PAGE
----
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Hard to imagine that will put out 3-4 amps without a problem, the filter capacitor has to be way to small for that amount of current.  That looks to be a 1.5A regulator.  The cap would have to be at least 2,000uf or more.

Last edited by gunrunnerjohn
@KarlDL posted:

I measured a stall current of 2A on an AM GP35, so I'm surprised at your number unless it's for more than one powered diesel.

NMRRC's S gauge inventory doesn't include any Legacy S gauge.  It does not surprise me that such engines have voltage requirements similar to their O gauge counterparts.  For us, not having any Legacy engines nor intending to buy any, we can keep the voltage lower and avoid the regulator issue.

As much as i don't like linear regulators ahead of Blunami cards, that may be the easiest and most compact approach for S engines, if compatibility of track voltage with Legacy is required, given the likely current drawn.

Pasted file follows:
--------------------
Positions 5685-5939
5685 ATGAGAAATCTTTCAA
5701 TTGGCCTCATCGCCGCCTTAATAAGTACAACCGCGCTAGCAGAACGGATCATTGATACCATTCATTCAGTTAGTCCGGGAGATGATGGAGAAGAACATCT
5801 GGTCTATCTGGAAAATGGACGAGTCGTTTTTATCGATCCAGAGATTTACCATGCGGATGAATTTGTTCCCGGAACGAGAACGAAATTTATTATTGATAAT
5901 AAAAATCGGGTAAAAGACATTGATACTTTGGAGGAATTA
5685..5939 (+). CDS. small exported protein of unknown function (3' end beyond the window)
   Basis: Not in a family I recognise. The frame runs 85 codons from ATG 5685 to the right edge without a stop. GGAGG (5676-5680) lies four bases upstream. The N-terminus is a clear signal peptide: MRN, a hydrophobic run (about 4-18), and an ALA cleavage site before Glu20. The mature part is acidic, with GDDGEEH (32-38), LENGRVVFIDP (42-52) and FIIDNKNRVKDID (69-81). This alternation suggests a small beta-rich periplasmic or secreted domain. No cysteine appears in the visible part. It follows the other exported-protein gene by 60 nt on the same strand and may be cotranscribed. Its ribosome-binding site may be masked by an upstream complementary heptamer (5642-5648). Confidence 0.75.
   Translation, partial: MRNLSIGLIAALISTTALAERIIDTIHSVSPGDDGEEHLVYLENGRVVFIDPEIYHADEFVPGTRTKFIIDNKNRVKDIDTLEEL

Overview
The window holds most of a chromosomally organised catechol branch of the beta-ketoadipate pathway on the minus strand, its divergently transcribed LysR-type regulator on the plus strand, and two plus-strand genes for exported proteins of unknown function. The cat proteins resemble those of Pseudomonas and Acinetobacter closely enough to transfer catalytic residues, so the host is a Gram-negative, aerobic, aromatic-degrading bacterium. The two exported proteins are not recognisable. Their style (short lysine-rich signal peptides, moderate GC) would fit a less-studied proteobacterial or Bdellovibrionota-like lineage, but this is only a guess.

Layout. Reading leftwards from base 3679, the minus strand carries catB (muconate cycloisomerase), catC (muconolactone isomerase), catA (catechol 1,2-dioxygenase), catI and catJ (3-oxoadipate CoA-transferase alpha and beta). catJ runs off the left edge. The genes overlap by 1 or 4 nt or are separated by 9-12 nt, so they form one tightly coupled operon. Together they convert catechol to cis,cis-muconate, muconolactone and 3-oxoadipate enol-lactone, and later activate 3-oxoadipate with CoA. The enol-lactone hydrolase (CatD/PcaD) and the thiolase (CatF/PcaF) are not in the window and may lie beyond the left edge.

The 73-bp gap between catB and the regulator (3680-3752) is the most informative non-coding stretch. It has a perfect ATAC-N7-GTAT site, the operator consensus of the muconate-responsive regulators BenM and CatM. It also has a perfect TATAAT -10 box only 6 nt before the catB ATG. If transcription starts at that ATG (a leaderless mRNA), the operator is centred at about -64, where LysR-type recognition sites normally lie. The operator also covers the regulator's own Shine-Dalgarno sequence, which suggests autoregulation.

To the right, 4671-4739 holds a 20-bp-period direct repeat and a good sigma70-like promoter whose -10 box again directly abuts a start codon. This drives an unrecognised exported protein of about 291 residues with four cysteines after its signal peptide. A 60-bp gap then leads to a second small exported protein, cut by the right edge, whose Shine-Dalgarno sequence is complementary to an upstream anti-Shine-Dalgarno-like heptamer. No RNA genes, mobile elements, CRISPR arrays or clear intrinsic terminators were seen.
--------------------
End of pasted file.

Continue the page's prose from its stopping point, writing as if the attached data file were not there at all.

Karl I'm curious, why don't you like to use the linear regulators?  Are they somehow detrimental to the Blunami card, or to signal reception?  If not, why would the card care whether straight-line DC comes from a battery, or rectified and smoothed track voltage?

Also- if you don't need to pull stumps with a single unit, replacing a rubber-tired wheelset with a metal wheelset might allow the loco to spin its wheels when heavily loaded, instead of stalling the motor.  This may reduce the peak current draw in actual service, and allow you to get away with a lower amp rating.

Last edited by Ted S